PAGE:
Psychiatric illnesses used to be considered frightening, shameful, and untreatable.   Now, using a bio-psycho-social model of treatment most people improve and many achieve full remission.  Some even report being happier and more satisfied than at any previous time in their lives. Recognizing the complexity of the human brain, the variability of life experiences, and our unique genetic endowment, the journey to recovery is not achieved through a cook-book approach.

How we think, feel, and behave, results from the interplay of the biological, psychological, and social factors that have uniquely made each of us who we are. If we are having  problems with our thinking, moods, or relationships then it is essential to find the source of these difficulties and develop strategies  to resolve  them.

Your psychiatrist will  assess your physical state, may order laboratory studies to determine endocrine function and may also request a Genetic assessment to help guide in the selection of the best medication options.    A close look at  whether your life style (work  hours, recreation time, eating, sleeping, drinking, drugs,etc) is conducted to determine ways to help you live a healthier life.   And finally  since humans are social  beings there must also be an honest assessment of your social relationships( how satisfying is your primary relationship, are you getting your needs met, how are conflicts resolved, do you feel cared for,etc)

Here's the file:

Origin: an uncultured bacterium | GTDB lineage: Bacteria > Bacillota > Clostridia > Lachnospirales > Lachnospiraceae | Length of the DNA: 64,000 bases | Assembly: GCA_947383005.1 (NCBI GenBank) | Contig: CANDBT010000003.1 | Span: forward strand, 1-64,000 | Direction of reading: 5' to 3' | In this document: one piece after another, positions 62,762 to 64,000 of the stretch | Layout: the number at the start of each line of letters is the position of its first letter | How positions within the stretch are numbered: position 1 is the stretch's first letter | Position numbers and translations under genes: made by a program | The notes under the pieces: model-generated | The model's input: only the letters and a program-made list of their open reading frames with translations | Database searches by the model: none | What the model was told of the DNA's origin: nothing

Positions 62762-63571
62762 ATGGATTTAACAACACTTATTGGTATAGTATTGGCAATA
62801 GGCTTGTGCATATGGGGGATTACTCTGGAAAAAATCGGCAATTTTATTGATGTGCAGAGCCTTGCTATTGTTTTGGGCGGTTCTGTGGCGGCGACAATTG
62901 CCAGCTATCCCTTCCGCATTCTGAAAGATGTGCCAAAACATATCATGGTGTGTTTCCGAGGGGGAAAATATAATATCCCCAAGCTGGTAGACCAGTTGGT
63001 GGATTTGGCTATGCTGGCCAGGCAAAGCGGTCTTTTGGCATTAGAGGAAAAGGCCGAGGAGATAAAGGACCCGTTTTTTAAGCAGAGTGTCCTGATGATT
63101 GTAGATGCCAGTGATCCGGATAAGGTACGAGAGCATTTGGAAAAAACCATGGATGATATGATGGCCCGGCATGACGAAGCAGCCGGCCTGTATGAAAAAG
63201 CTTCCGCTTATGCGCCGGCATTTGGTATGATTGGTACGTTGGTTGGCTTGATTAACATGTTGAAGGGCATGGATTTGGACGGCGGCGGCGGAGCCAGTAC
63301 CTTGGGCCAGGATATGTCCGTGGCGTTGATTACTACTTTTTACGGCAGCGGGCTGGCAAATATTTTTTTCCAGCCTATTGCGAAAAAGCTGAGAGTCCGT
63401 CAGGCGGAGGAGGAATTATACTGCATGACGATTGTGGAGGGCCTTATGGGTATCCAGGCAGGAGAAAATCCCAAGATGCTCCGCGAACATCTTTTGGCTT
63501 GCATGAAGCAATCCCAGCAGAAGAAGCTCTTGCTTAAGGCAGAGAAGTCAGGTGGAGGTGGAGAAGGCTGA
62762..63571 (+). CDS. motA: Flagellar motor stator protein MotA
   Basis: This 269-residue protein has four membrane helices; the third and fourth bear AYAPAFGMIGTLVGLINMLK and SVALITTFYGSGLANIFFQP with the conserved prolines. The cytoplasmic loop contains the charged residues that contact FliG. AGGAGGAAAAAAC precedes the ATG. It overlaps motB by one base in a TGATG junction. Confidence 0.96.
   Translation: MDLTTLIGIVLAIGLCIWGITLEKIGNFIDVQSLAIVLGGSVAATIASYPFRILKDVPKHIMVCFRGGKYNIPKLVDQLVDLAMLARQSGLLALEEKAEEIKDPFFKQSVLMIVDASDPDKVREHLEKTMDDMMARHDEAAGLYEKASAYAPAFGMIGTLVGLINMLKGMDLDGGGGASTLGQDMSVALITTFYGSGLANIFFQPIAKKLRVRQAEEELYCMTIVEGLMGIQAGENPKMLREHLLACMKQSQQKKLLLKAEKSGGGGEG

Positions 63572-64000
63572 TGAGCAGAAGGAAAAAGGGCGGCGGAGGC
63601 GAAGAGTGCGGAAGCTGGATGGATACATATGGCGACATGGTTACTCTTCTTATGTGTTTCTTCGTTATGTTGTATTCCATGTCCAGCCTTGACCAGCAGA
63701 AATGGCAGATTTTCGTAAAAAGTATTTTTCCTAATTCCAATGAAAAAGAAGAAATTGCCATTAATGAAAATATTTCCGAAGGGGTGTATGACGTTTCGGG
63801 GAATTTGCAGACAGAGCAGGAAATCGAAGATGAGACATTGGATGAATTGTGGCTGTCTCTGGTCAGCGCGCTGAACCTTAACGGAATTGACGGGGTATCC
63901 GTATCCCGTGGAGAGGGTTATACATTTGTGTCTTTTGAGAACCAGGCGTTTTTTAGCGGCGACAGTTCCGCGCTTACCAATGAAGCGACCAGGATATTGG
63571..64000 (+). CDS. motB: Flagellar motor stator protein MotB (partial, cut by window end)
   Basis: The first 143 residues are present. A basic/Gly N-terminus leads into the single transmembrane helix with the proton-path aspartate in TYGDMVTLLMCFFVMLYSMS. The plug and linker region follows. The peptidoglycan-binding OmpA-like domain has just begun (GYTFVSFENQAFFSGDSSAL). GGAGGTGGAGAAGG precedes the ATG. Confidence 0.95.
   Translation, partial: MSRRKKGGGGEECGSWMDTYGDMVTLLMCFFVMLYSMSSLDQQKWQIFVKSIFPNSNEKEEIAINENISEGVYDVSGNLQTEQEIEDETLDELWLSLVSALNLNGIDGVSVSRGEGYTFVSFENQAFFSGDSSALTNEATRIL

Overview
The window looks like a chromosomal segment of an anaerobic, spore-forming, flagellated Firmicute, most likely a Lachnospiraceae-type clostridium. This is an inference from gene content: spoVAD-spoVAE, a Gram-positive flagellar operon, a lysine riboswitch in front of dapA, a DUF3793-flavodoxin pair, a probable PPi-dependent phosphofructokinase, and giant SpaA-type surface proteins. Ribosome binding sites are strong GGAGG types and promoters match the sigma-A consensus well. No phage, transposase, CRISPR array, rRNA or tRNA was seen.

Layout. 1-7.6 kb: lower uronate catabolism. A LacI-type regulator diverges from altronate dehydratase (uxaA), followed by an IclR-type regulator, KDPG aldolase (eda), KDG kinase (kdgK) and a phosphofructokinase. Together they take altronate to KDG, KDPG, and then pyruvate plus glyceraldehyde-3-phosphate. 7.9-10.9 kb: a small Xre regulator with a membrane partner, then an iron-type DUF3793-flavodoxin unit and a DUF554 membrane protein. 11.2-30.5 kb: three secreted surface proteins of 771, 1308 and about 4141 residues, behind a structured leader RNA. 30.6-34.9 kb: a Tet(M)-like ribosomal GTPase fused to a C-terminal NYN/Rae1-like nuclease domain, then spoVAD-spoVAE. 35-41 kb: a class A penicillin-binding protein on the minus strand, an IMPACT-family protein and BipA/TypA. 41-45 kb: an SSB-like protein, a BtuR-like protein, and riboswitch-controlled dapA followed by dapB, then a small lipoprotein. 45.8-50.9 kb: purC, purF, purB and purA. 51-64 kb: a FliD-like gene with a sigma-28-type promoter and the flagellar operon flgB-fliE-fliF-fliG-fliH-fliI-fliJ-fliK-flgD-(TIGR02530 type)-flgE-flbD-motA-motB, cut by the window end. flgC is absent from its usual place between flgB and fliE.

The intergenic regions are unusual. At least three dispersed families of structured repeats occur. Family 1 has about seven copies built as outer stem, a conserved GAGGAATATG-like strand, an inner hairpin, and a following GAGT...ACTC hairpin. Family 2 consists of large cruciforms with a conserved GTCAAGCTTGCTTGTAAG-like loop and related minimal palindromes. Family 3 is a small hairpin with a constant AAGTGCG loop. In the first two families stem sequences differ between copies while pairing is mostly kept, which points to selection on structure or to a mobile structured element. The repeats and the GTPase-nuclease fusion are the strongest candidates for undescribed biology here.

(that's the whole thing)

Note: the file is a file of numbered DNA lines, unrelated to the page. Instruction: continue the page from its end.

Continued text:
After all of these assessments are made a plan of action is agreed on and treatment begins.   While in other fields of medicine it is okay for a  patient  to be a passive recipient of care, in psychiatry if you want to get better you must be an active partner in your treatment program. When it comes to medicine, this means noting physical and emotional changes and reporting them at each meeting.

In the case of psychotherapy  this may mean looking at things in a different way, trying on new behaviors that are awkward or uncomfortable, or sharing feelings that you previously kept to yourself.     Being an active partner is therapy is what helps 21st century psychiatry  get people from “ feeling better, to feeling well”